Ooh I loved my thermos lunches when I was a kid!

I often had yummy hot lentil & veg soup in winter. I was definitely not a sandwich kid original.gif

I would think you could possibly get away with "Luke warm" snacks for recess if you're careful about the contents in terms of bacteria - thinking maybe a cheese toastie? In tin foil if wrapped & sealed tight enough, you could also double up with an insulated lunchbox thing but reckon it wouldn't be hot by lunch time.

#13 FeralSchnitzel

Posted 15 November 2012 - 05:30 AM

Just another idea - have you considered dry ice cubes? we bought some to freeze and use in our esky while camping, but when I received them the info sheet said that once they have been thoroughly rehydrated, you can also microwave them and use them as a heat pack. I wonder if a hot sheet of those, with some food wrapped well in tin foil would be an alternative?

To the PP who asked about thermos quality, my Thermos brand thermoses work really well. OP, we also have a Thermos brand Foogoo which is awesome for little kids. Easy to open, perfect size, wide mouth. Foogoo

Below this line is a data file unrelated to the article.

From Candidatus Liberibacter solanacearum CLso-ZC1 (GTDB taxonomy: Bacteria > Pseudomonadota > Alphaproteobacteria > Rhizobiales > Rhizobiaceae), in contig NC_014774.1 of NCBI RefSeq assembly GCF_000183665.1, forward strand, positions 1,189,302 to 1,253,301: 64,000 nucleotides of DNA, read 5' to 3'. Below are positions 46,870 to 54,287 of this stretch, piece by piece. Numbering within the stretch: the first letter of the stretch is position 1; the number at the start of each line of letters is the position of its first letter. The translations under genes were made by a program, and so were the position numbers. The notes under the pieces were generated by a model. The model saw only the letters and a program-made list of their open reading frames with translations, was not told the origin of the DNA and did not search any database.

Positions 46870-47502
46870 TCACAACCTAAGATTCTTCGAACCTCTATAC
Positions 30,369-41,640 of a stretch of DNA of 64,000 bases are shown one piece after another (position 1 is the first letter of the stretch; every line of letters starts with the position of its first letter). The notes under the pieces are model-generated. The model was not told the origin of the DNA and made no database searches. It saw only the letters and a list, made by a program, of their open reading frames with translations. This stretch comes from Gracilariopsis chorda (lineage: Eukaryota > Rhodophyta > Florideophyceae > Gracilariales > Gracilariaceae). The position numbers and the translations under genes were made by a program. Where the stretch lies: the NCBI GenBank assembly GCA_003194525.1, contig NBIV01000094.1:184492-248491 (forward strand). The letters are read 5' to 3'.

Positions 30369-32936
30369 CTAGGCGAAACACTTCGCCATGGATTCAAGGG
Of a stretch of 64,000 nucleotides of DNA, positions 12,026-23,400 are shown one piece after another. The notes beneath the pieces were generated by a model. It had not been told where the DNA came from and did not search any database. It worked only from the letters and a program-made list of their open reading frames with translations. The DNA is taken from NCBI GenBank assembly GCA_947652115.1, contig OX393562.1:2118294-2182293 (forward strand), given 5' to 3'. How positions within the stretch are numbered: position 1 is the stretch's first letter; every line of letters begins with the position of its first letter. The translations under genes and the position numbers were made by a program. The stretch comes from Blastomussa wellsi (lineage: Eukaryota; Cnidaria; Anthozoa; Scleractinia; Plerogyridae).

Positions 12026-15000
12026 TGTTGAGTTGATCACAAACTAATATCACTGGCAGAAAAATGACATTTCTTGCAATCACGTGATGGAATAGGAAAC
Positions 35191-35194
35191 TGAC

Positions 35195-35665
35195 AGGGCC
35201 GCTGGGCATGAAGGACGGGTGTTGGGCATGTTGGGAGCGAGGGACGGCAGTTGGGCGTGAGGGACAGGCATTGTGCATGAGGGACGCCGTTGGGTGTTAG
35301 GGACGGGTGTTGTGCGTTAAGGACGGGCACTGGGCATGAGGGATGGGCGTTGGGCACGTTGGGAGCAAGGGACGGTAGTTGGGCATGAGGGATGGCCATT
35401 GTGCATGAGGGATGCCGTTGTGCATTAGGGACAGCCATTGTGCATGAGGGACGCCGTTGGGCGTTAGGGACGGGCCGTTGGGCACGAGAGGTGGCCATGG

#14 *LucyE*

Posted 15 November 2012 - 08:40 AM

QUOTE
Just another idea - have you considered dry ice cubes?

I would be really worried about these for young children.  Actually, even fool hardy teens.

They have the potential to be really dangerous or even fatal.  It is not something I would ever allow children to use without close supervision.

#15 ingrid74

Posted 15 November 2012 - 09:37 AM

I bought a mini thermos for my 5 year old and she takes a hot lunch quite often (pasta etc). Works well for her!

#16 FeralSchnitzel

Posted 15 November 2012 - 12:54 PM

QUOTE
I would be really worried about these for young children. Actually, even fool hardy teens.

They have the potential to be really dangerous or even fatal. It is not something I would ever allow children to use without close supervision.


Maybe we are talking about different things? I can't see how a child who knows not to eat plastic could harm him/herself with these. It is essentially a sheet (probably A5 size) which has several layers - plastic on top and bottom, and a gel polymer in the middle. You hydrate the polymer in water, and either freeze for cold applications, or heat in the microwave for hot applications. Nothing leaks out or can be accessed without knives and scissors, and you can cut the sheets to the size you need - be it individual cubes or smaller sheets. They are reusable and dry, and do not melt (hence the name dry ice) but do not contain liquid nitrogen. This is what I am talking about.

#17 *LucyE*

Posted 15 November 2012 - 09:59 PM

QUOTE
Maybe we are talking about different things?

Yes.

You are talking about Techni Ice.

Dry ice is carbon dioxide in a solid state.  Liquid nitrogen is different again, and as the name suggests, it is in a liquid form.

#18 *Lib*

Posted 15 November 2012 - 10:05 PM

I was going to get a thermos for my dd, but I worry about how hot to make stuff in it....I'd hate for it to be too hot for her at lunch time!